This news came with little fanfare, just a small blip in a much larger API update from Web Fundamentals contributor Matt Gaundry.
The update mainly consisted of a tutorial on how to use the new features of the update. Towards the bottom of the blog post, Gaundry explained how the API can be used:
“Invalid Currency: The currency code must be three uppercase characters; passing in anything else will throw an error.
‘Payment Request’: ‘…’ is not a valid ISO 4217 currency code, should be 3 upper case letters [A-Z]
You can pass in any three characters and it will be treated as a valid currency code.The reason for this is that it allows support for future currencies. For example, bitcoin can be supported with its currency code ‘XBT’.
The currency code is always displayed in Google Chrome at the time of writing, but only known currencies will include the currency character with amounts; otherwise only the currency code is shown. Compare the screenshots below for ‘USD’ and ‘XBT’.”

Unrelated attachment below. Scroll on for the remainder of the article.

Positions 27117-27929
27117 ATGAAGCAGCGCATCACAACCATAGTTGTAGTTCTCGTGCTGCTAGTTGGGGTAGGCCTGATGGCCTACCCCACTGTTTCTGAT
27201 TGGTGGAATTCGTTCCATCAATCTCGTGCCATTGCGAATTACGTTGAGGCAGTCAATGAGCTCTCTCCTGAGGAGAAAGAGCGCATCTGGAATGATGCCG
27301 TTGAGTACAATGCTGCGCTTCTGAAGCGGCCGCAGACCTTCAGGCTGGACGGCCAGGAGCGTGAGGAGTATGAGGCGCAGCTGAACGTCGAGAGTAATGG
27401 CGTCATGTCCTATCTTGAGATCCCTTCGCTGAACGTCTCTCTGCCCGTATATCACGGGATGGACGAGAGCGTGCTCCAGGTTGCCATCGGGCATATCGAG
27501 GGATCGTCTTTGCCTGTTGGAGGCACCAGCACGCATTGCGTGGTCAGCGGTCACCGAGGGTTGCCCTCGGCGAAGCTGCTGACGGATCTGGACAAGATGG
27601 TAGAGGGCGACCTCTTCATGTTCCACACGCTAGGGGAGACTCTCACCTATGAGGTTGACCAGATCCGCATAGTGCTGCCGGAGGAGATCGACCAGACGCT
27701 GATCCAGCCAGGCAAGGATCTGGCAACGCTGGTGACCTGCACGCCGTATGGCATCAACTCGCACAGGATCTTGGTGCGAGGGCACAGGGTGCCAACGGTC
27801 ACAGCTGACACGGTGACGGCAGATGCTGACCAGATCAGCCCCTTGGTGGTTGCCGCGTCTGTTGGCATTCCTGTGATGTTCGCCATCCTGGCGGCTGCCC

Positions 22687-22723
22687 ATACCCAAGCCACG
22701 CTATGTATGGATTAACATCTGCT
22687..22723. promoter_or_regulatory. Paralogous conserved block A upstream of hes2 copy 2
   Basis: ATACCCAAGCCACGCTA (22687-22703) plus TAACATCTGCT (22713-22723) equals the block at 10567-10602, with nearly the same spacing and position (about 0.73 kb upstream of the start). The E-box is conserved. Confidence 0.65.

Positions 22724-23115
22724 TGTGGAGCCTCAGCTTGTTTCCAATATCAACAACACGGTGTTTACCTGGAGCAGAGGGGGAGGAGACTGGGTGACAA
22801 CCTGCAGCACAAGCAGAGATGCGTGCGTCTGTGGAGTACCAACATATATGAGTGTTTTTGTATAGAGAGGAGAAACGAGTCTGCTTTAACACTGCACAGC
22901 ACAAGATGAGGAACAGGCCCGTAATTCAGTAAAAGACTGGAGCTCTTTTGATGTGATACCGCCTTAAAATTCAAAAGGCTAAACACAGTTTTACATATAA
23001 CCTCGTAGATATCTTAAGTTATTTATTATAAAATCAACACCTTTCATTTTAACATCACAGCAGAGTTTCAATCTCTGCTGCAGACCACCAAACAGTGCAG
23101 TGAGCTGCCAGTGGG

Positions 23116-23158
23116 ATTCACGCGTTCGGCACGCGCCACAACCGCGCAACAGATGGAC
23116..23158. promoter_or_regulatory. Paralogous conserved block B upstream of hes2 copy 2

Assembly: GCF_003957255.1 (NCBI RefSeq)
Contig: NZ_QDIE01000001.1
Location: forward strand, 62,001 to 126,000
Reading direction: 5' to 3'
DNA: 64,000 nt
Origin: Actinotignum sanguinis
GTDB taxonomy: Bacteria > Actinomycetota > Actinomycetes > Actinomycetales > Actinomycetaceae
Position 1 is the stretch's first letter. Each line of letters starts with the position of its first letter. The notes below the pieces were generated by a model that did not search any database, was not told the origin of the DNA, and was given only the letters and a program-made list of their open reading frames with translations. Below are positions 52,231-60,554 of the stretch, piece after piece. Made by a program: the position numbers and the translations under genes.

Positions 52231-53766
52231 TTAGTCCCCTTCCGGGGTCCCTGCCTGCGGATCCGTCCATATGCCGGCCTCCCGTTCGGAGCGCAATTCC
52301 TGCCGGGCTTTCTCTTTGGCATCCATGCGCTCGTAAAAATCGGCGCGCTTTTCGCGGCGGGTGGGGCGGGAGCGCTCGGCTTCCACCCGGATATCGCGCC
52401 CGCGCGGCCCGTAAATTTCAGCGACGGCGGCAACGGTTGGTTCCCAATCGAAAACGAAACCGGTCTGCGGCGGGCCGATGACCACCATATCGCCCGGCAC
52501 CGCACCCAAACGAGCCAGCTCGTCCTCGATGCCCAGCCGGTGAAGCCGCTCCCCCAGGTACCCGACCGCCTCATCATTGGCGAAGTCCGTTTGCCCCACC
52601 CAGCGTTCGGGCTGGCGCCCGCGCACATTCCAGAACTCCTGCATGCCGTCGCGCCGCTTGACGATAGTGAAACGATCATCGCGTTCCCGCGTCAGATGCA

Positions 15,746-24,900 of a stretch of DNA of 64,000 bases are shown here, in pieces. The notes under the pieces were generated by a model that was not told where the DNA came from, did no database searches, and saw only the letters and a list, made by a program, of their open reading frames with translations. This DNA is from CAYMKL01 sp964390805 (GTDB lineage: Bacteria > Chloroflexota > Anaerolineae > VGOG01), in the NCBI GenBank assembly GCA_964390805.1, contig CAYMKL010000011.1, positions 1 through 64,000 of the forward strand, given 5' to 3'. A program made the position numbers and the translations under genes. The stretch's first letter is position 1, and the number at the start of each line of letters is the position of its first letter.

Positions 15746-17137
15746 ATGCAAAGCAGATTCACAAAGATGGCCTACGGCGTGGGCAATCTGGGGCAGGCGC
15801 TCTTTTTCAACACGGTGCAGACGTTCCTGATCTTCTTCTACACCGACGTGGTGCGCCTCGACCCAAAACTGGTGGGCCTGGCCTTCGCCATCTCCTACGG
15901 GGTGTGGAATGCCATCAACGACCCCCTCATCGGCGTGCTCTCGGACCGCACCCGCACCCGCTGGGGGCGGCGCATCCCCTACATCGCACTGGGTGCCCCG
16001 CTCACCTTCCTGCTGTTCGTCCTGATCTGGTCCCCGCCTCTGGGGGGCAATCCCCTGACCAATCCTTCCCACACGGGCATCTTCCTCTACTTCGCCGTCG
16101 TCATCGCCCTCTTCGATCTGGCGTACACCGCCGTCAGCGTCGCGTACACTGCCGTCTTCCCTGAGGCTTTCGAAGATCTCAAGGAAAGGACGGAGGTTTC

Bitcoin Payments for Everyone?
What are the implications of this update? In theory, anyone that uses Google’s Payment Request API can accept bitcoin in their online stores.
According to Gaundry, the new functionality that enables bitcoin payments is meant for accepting future payment methods that don’t fall under the official list of methods.
So, in theory, the API could support any currency as long as it has a three-letter code. Talk about competing currencies; merchants can potentially accept any digital currency under the sun.
By using bitcoin as an example for how this new utility works, though, Gaundry — intentionally or not — has suggested that the future might already be here.
Source: Google ‘Accepts’ Bitcoin With Payments API Update – Bitsonline